Trends in amenable mortality rates for Maori and non-Maori New Zealanders were analysed and compared using regression models.
The contribution of medical services to the decline in mortality rates was estimated.
Mortality from causes amenable to medical intervention declined at a greater rate than non-amenable mortality for both groups.
The proportion of the decline in mortality attributable to improvement in the impact of medical services was greater for nonMaori than for Maori, especially for females.
Maori to non-Maori mortality ratios were greater for amenable than for non-amenable causes, indicating a systematic differential between the two groups in the impact of medical services.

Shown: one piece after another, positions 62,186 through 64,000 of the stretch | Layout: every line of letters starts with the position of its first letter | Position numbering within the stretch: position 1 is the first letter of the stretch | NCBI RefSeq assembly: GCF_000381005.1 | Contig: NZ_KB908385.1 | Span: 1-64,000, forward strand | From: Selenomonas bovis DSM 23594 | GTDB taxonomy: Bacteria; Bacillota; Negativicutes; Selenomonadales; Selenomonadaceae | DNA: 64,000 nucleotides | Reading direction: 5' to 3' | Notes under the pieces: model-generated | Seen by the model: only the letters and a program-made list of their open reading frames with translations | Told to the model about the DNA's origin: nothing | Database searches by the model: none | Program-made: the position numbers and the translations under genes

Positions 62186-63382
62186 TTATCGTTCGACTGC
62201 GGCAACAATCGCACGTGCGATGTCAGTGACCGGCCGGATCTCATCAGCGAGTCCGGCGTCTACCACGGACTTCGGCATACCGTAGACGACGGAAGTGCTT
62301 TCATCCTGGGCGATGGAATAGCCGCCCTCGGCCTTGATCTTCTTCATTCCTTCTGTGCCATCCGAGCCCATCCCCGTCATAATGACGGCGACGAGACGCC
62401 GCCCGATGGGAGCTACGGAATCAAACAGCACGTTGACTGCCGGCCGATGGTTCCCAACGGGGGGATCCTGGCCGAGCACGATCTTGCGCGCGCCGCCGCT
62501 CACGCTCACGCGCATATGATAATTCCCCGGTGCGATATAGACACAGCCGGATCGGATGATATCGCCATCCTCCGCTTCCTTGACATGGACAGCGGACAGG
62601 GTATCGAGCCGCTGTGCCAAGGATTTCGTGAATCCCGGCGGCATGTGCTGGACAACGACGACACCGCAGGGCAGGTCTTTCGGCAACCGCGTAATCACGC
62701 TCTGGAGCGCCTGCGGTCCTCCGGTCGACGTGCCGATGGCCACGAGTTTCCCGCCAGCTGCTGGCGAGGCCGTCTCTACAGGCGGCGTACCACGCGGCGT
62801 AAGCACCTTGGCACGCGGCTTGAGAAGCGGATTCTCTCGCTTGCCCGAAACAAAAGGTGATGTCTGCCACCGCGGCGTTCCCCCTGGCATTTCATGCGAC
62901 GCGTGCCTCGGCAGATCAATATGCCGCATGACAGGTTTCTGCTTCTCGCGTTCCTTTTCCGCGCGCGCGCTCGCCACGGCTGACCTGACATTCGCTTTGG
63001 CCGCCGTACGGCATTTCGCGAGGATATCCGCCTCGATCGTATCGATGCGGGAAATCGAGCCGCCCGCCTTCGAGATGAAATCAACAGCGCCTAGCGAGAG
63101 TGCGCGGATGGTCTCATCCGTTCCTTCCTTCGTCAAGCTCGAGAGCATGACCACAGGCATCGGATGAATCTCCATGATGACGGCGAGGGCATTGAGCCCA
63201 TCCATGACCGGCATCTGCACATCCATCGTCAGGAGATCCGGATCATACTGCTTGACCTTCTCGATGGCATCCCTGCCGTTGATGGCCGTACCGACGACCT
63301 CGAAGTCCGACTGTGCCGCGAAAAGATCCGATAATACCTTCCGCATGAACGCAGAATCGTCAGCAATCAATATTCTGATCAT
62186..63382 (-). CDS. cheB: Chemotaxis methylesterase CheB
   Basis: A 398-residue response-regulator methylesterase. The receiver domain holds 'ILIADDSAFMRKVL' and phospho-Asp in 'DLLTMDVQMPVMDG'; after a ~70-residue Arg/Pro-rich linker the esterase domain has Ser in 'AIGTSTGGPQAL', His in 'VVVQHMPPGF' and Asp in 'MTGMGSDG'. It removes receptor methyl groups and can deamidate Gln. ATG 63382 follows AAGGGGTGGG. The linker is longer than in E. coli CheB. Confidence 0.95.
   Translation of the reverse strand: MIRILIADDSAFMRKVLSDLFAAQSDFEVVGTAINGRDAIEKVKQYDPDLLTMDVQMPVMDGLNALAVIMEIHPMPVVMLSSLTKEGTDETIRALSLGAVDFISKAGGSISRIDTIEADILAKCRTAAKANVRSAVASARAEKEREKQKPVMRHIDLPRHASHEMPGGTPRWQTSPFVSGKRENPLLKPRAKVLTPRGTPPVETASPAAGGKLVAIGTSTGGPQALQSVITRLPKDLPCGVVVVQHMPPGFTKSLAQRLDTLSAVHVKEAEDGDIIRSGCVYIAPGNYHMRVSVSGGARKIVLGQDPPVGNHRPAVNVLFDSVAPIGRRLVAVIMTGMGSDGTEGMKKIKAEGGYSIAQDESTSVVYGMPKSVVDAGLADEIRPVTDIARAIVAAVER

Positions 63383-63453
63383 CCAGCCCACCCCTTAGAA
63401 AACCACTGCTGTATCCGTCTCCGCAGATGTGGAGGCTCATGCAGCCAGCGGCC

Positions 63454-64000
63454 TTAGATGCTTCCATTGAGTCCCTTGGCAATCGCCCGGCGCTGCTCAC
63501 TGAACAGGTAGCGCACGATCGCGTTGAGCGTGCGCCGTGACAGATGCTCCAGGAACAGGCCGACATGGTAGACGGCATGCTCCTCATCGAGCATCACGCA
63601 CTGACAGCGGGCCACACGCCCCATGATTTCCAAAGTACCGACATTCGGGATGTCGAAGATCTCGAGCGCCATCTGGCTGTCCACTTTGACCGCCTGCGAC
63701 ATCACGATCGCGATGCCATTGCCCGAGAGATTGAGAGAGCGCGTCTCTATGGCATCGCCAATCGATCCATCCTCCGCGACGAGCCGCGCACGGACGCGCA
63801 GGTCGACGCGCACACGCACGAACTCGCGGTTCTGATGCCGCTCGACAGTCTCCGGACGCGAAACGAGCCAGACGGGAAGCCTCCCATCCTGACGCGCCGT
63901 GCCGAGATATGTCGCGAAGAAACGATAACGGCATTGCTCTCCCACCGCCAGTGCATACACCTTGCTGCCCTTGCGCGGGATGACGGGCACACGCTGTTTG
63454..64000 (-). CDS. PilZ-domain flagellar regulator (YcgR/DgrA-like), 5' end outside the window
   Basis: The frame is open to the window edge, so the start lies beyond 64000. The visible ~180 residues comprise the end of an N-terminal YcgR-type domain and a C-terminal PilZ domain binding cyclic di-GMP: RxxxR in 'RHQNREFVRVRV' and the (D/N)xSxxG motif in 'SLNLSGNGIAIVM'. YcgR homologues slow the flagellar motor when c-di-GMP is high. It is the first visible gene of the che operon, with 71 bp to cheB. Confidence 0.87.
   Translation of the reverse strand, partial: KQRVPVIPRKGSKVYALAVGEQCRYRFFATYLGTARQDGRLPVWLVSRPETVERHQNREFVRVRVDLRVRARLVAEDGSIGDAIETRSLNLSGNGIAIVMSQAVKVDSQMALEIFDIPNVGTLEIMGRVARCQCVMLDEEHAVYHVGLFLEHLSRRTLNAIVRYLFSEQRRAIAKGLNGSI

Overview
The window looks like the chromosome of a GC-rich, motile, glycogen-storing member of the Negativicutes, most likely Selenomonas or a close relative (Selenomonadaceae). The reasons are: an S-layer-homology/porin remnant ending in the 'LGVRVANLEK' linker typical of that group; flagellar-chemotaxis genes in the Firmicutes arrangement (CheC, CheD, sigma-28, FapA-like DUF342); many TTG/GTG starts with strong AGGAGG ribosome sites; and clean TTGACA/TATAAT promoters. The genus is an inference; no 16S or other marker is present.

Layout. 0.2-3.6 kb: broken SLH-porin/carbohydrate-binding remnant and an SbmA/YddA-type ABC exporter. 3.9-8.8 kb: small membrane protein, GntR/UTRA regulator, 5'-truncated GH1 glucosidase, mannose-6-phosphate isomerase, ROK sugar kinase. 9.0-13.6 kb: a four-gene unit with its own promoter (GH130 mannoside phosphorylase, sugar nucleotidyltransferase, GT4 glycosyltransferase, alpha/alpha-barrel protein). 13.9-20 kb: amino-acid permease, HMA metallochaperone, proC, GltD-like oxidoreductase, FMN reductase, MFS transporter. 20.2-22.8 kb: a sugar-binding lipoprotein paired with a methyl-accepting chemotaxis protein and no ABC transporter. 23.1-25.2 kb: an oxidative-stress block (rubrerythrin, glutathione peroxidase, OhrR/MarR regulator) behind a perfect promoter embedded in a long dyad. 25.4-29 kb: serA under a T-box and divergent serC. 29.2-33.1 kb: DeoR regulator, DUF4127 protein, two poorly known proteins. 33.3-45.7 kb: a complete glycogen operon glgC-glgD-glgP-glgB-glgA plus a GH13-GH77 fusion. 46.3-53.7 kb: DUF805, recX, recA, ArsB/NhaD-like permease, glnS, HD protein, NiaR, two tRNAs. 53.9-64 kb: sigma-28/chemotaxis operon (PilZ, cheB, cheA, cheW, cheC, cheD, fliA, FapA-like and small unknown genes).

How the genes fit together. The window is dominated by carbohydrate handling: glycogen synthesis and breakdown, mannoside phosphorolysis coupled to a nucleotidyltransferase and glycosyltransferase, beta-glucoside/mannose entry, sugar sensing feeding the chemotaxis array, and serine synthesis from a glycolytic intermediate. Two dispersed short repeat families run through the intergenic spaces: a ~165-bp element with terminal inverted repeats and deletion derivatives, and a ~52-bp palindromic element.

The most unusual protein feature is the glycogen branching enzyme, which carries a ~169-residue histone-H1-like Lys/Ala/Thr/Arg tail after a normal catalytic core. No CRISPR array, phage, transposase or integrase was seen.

There was only a small improvement over the 20 years in the excess of amenable mortality suffered by Maori.
Mots-clés Pascal : Mortalité, Soin, Ethnie, Epidémiologie, Qualité, Homme, Nouvelle Zélande, Océanie, Service santé, Maori
Mots-clés Pascal anglais : Mortality, Care, Ethnic group, Epidemiology, Quality, Human, New Zealand, Oceania, Health service
Notice produite par :
Inist-CNRS - Institut de l'Information Scientifique et Technique
Cote : 93-0508113
Code Inist : 002B30A01A2. Création : 199406.